Featured Research

from universities, journals, and other organizations

Landsat 5 sets Guinness world record for 'longest operating Earth observation satellite'

Date:
February 12, 2013
Source:
NASA
Summary:
Landsat 5 successfully set the new Guinness World Records title for 'Longest-operating Earth observation satellite' as stated in an e-mail from Guinness World Records sent to NASA Goddard Space Flight Center in Greenbelt, Md. Outliving its three-year design life, Landsat 5 delivered high-quality, global data of Earth's land surface for 28 years and 10 months.

This image shows the Columbia Glacier in Alaska one of many vanishing around the world. Glacier retreat is one of the most direct and understandable effects of climate change.
Credit: NASA/USGS

Landsat 5 successfully set the new Guinness World Records title for 'Longest-operating Earth observation satellite' as stated in an e-mail from Guinness World Records sent to NASA Goddard Space Flight Center in Greenbelt, Md. Outliving its three-year design life, Landsat 5 delivered high-quality, global data of Earth's land surface for 28 years and 10 months.

NASA launched Landsat 5 from Vandenberg Air Force base in Lompoc, Calif. on March 1, 1984. Landsat 5 was designed and built at the same time as Landsat 4 and carried the same two instruments: the Multispectral Scanner System (MSS) and the Thematic Mapper (TM).

Managed by the U.S. Geological Survey (USGS) as part of the Landsat Program, it completed over 150,000 orbits and sent back more than 2.5 million images of Earth's surface. On Dec. 21, 2012 the USGS announced Landsat 5 would be decommissioned in the coming months after the failure of a redundant gyroscope. The satellite carries three gyroscopes for attitude control and needs two to maintain control.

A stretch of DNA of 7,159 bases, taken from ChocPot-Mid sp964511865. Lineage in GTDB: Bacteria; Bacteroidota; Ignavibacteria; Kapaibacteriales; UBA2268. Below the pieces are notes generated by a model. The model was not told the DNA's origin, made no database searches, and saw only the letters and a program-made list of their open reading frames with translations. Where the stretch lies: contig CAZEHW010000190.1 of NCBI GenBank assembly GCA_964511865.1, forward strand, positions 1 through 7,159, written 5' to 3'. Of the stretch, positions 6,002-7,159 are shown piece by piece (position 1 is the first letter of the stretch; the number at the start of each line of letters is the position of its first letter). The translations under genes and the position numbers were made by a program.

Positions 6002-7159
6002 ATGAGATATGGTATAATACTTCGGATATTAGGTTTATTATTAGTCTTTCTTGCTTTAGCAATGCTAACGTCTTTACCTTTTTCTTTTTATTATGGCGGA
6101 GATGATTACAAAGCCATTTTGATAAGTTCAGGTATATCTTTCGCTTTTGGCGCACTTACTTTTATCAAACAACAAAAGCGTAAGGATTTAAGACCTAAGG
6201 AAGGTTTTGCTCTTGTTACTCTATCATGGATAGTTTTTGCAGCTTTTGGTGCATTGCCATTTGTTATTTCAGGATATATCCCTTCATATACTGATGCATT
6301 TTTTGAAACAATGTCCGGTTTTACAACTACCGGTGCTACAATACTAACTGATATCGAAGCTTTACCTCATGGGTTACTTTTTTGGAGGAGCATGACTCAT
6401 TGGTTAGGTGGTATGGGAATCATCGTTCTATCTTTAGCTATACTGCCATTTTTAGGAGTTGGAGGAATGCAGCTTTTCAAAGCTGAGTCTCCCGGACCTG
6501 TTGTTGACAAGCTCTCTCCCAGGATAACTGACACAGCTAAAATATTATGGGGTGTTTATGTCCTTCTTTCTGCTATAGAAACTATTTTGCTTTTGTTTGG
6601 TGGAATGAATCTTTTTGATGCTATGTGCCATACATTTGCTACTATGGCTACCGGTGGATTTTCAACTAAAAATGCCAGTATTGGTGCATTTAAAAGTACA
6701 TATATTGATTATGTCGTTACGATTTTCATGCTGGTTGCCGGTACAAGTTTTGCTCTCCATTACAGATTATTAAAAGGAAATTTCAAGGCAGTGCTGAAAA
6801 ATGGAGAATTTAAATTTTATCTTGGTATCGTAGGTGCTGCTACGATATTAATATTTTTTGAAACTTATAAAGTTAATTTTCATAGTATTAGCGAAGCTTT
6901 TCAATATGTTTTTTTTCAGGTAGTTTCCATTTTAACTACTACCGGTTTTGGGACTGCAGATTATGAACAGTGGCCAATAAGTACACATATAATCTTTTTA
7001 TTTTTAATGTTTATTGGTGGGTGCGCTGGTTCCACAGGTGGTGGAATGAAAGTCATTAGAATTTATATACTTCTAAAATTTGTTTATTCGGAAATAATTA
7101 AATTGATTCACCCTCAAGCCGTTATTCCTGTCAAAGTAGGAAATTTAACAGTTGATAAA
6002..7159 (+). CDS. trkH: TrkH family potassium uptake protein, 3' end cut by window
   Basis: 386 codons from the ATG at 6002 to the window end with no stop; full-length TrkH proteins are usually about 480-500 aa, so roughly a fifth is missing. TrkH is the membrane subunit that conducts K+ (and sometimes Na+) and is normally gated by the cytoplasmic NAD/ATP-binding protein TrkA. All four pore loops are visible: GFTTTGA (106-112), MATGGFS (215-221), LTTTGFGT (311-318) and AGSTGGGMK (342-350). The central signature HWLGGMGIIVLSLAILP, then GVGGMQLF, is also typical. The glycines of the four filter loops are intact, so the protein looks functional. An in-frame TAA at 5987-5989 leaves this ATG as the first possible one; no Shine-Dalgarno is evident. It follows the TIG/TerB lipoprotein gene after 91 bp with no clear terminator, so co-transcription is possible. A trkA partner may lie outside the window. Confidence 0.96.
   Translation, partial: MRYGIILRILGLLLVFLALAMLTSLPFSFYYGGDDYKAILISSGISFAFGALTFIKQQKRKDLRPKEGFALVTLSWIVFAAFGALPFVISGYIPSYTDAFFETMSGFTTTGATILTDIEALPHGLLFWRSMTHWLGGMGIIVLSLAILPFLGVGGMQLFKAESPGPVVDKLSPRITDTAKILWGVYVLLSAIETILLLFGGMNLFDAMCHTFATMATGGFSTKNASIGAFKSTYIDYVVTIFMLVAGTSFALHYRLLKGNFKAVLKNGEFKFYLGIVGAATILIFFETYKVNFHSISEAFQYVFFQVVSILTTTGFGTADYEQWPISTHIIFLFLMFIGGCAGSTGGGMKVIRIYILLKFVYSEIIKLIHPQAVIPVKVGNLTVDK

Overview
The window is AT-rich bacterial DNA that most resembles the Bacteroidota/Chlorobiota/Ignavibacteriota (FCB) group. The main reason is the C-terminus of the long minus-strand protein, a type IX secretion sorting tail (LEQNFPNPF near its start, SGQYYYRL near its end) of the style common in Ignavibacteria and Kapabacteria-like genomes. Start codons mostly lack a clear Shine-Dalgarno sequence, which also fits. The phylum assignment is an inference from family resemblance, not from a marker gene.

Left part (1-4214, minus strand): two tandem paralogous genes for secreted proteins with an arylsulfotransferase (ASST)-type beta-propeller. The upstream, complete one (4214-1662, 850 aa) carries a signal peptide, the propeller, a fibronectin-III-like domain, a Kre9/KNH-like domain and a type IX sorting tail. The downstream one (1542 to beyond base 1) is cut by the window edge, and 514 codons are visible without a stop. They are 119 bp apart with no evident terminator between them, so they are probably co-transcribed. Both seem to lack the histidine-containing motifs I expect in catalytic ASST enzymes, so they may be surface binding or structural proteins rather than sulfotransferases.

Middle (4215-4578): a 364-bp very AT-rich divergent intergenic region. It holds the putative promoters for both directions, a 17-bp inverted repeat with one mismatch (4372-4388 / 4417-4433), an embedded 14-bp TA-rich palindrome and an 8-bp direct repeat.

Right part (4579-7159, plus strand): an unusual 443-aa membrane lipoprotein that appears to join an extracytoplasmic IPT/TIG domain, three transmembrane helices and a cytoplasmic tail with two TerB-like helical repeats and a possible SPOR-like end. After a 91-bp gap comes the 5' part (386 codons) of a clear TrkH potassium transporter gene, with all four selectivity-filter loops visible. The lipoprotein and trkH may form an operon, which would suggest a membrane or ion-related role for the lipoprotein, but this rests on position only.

"This is the end of an era for a remarkable satellite, and the fact that it flew for almost three decades is a testament to the NASA engineers who launched it and the USGS team who kept it flying well beyond its expected lifetime," said Anne Castle, Department of the Interior Assistant Secretary for Water and Science in a press release.

Originally designed to be retrievable by the space shuttle, Landsat 5 was equipped with extra fuel. That extra fuel kept the satellite operating for much longer than anticipated after the space shuttle retrieval plan was thrown out.

Space is a harsh environment, and Landsat 5 faced more than twenty technical issues throughout its lifetime as parts gave in to wear and age. Landsat 5's USGS Flight Operations team found engineering and operational fixes to work around the problems, which included losing batteries, star trackers, and on-board data recording capability.

"The efforts of the Landsat team were heroic. Landsat 5 could not have lasted so long without the dedication and devotion of the USGS flight operations team that overcame a number of difficult technical challenges over the last 12 years," said Jim Irons, LDCM project scientist.

Not only did they keep the satellite going, said Irons, but in doing so, "Landsat 5 saved the Landsat program. This satellite's longevity preserved the Landsat program through the loss of Landsat 6 in 1993, preventing the specter of a data gap before the launch of Landsat 7 in 1999."

Today, the Landsat program continues to provide data used across the United States and the world for agricultural and forest monitoring and water resource management, among many other environmental applications.

NASA is launching its next successor to the still operational Landsat 7 satellite, the Landsat Data Continuity Mission (LDCM) on Feb. 11, 2013. LDCM carries two new instruments, the Operational Land Imager and the Thermal Infrared Sensor, which will collect data that are compatible with data from Landsat 5 and 7, and improve upon it with advanced instrument designs that are more sensitive to changes to the land surface, said Irons.